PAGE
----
Compared to the years following Vietnam, the U.S. military espoused levels of readiness that surpassed all previous wars. High-quality soldiers, sailors, airmen, and Marines formed the ranks. Despite fears that an all-volunteer force would result in a military of only America’s most desperate, the opposite appeared to be the case. On top of that, women and minorities increasingly occupied technically skilled and critically important roles. While women were officially prohibited from serving in combat roles, they repeatedly found themselves in such roles and performed honorably. As the Army adopted the AirLand Battle doctrine, the Marine Corps adopted its doctrine of maneuver warfare with the publication of Fleet Marine Force Manual-1 Warfighting. This doctrine did for the Marine Corps what AirLand Battle did for the Army. The Marine Corps performed so well during the opening days of Desert Storm that commanders had to slow the Marines down as they overran Iraqi positions faster than all previous estimates. Weapons technology had also advanced and resulted in a massive disparity between American and Iraqi forces. While technology alone did not win the day, it served as an essential asset when paired with high-quality soldiers well-trained in its use. The improvements in training also paid off. Massive training and planning exercises in the states allowed military commanders to quickly adapt to the enemy situation. Military planners quickly recognized patterns they had seen in training exercises and drafted plans that accurately identified Iraqi weaknesses and ways American forces would exploit those weaknesses. Army and Marine units easily overcame Iraqi resistance on the tactical level after having fought against high-quality role-players in the United States. American forces rapidly defeated Iraq’s Soviet-based technology with minimal casualties. With memories from Vietnam, American commanders anticipated 500 to 20,000 casualties but found themselves overwhelmed with Iraqi prisoners and surprisingly low American casualties. Kitfield argues that the U.S. military had not wasted the decades since Vietnam. Neither had the Vietnam veterans forgotten the lessons they learned. Troops, training, doctrine, technology, and relations with the American public had all improved. General Norman Schwarzkopf, the American commander-in-chief of forces in the Middle East, commented during a briefing, “We’re not going into this with one arm tied behind our back” (p. 367).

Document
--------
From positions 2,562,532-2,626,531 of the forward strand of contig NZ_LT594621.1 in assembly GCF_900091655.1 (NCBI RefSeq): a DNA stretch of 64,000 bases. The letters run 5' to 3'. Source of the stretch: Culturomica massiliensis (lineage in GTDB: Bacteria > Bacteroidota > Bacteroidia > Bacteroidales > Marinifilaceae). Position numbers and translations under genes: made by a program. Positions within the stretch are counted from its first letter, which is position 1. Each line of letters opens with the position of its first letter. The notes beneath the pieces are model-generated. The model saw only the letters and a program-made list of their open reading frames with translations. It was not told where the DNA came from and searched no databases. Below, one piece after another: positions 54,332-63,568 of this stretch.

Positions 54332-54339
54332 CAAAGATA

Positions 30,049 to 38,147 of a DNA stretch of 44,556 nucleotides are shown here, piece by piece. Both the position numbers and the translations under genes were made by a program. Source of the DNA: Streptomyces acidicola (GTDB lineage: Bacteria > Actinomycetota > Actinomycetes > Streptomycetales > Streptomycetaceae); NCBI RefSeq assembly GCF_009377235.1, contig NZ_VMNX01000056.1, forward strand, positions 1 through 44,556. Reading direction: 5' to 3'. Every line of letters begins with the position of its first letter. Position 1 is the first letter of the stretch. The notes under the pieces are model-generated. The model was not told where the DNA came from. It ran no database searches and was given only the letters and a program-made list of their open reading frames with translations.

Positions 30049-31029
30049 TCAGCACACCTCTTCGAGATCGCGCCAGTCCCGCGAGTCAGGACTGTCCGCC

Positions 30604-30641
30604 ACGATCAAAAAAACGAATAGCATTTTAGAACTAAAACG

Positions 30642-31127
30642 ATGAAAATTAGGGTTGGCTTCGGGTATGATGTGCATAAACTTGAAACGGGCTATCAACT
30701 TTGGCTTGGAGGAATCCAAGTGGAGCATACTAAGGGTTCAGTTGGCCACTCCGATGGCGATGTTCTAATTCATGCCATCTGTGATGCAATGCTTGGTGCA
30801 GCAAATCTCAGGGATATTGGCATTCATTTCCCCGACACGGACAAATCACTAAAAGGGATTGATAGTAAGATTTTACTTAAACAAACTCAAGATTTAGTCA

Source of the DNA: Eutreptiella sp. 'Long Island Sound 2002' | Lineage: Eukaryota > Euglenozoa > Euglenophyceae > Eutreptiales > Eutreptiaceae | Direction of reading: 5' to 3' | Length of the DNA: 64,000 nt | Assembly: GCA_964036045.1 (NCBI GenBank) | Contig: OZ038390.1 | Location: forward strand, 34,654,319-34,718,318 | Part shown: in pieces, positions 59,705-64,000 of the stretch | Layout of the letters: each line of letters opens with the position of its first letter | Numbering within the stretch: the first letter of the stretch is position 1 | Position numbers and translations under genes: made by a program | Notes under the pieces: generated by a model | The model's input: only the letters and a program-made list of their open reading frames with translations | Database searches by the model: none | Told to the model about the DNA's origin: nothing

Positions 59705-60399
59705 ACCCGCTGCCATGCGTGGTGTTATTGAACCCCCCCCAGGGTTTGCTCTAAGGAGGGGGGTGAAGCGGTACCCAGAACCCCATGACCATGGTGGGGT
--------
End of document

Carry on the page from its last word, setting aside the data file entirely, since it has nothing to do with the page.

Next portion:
Kitfield’s Prodigal Soldiers is an engaging and moving account. With his deeply personal narratives, he guides the reader through the traumatic experiences of his subjects. He effectively explains how their experiences motivated them to build a different U.S. military. Kitfield’s narrative weaves emotion and memory into every aspect of his work. The further his subjects got from Vietnam, the more their memory and emotional loss influenced them. On the eve of Operation Desert Storm, this memory was the strongest, with military leaders staunchly vowing that Iraq would not become another Vietnam. The diversity of his sources adds to the effectiveness of his work as well. While the Vietnam veterans interviewed were all white males, Kitfield includes black troops, women veterans, and military wives as the narrative proceeds. Specifically, his inclusion of the stories of Marine Captain Eddie Ray and Army Major Marie Rossi aptly demonstrate how radically the U.S. military had changed.[8] While Kitfield’s collection of sources is impressive, I think he missed some of the key persons responsible for many of the changes described. U.S. Air Force Colonel John Boyd receives only a passing mention for his fame as a fighter pilot. Kitfield completely neglects Boyd’s later work that eventually culminated with the Army’s AirLand Battle doctrine and the Marine Corps’ maneuver warfare doctrine. Generations of Pentagon staffers and military thinkers sat through Boyd’s notorious fourteen-hour-long Patterns of Conflict brief. Boyd also played a crucial role in developing the strategy behind the successful Operation Desert Storm. Marine General Alfred “Al” Gray also receives minimal attention despite his pivotal role in adopting Boyd’s theory and forcing maneuver warfare doctrine onto the Marine Corps. Marine Lieutenant General Paul Van Riper was another Vietnam veteran, a supporter of maneuver warfare, and an ally of General Gray. Marine General Anthony Zinni was an early adopter of the new doctrine and proved its effectiveness in large exercises. Marine Colonel Mike Wyly served in Vietnam and worked under Gray to revolutionize the Marine Corps officer education system, moving it away from the outdated industrial version of the Vietnam and post-war eras.